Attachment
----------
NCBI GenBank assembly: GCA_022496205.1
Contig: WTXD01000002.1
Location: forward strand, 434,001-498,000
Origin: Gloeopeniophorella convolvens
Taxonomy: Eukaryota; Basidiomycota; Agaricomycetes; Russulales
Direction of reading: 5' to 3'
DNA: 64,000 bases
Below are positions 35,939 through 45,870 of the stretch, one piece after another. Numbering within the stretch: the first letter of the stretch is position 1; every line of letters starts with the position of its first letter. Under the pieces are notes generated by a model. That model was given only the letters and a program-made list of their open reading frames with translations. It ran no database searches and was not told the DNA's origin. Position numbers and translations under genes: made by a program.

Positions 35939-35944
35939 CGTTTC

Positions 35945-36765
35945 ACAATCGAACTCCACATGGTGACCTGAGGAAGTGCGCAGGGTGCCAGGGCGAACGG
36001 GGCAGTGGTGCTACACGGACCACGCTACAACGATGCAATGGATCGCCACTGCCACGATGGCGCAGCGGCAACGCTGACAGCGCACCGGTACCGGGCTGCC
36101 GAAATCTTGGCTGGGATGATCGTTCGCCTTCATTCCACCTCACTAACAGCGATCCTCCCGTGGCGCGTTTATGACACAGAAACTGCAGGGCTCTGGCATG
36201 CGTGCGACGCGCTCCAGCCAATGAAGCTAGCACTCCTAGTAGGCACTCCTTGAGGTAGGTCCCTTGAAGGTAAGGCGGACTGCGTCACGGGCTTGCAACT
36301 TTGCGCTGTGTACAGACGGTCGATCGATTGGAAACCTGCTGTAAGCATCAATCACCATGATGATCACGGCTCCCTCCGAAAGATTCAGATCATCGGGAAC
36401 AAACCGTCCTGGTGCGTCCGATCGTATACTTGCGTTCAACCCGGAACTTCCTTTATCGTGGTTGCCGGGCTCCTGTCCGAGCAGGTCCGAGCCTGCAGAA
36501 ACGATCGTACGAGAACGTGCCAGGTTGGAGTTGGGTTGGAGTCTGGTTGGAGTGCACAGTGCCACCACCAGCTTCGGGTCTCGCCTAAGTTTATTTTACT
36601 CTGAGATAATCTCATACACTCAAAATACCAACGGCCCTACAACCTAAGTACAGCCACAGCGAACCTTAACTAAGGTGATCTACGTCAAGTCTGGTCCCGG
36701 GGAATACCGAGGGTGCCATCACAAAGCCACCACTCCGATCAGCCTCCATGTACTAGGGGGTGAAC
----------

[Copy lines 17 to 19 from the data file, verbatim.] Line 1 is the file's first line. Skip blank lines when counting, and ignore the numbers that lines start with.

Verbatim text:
36401 AAACCGTCCTGGTGCGTCCGATCGTATACTTGCGTTCAACCCGGAACTTCCTTTATCGTGGTTGCCGGGCTCCTGTCCGAGCAGGTCCGAGCCTGCAGAA
36501 ACGATCGTACGAGAACGTGCCAGGTTGGAGTTGGGTTGGAGTCTGGTTGGAGTGCACAGTGCCACCACCAGCTTCGGGTCTCGCCTAAGTTTATTTTACT
36601 CTGAGATAATCTCATACACTCAAAATACCAACGGCCCTACAACCTAAGTACAGCCACAGCGAACCTTAACTAAGGTGATCTACGTCAAGTCTGGTCCCGG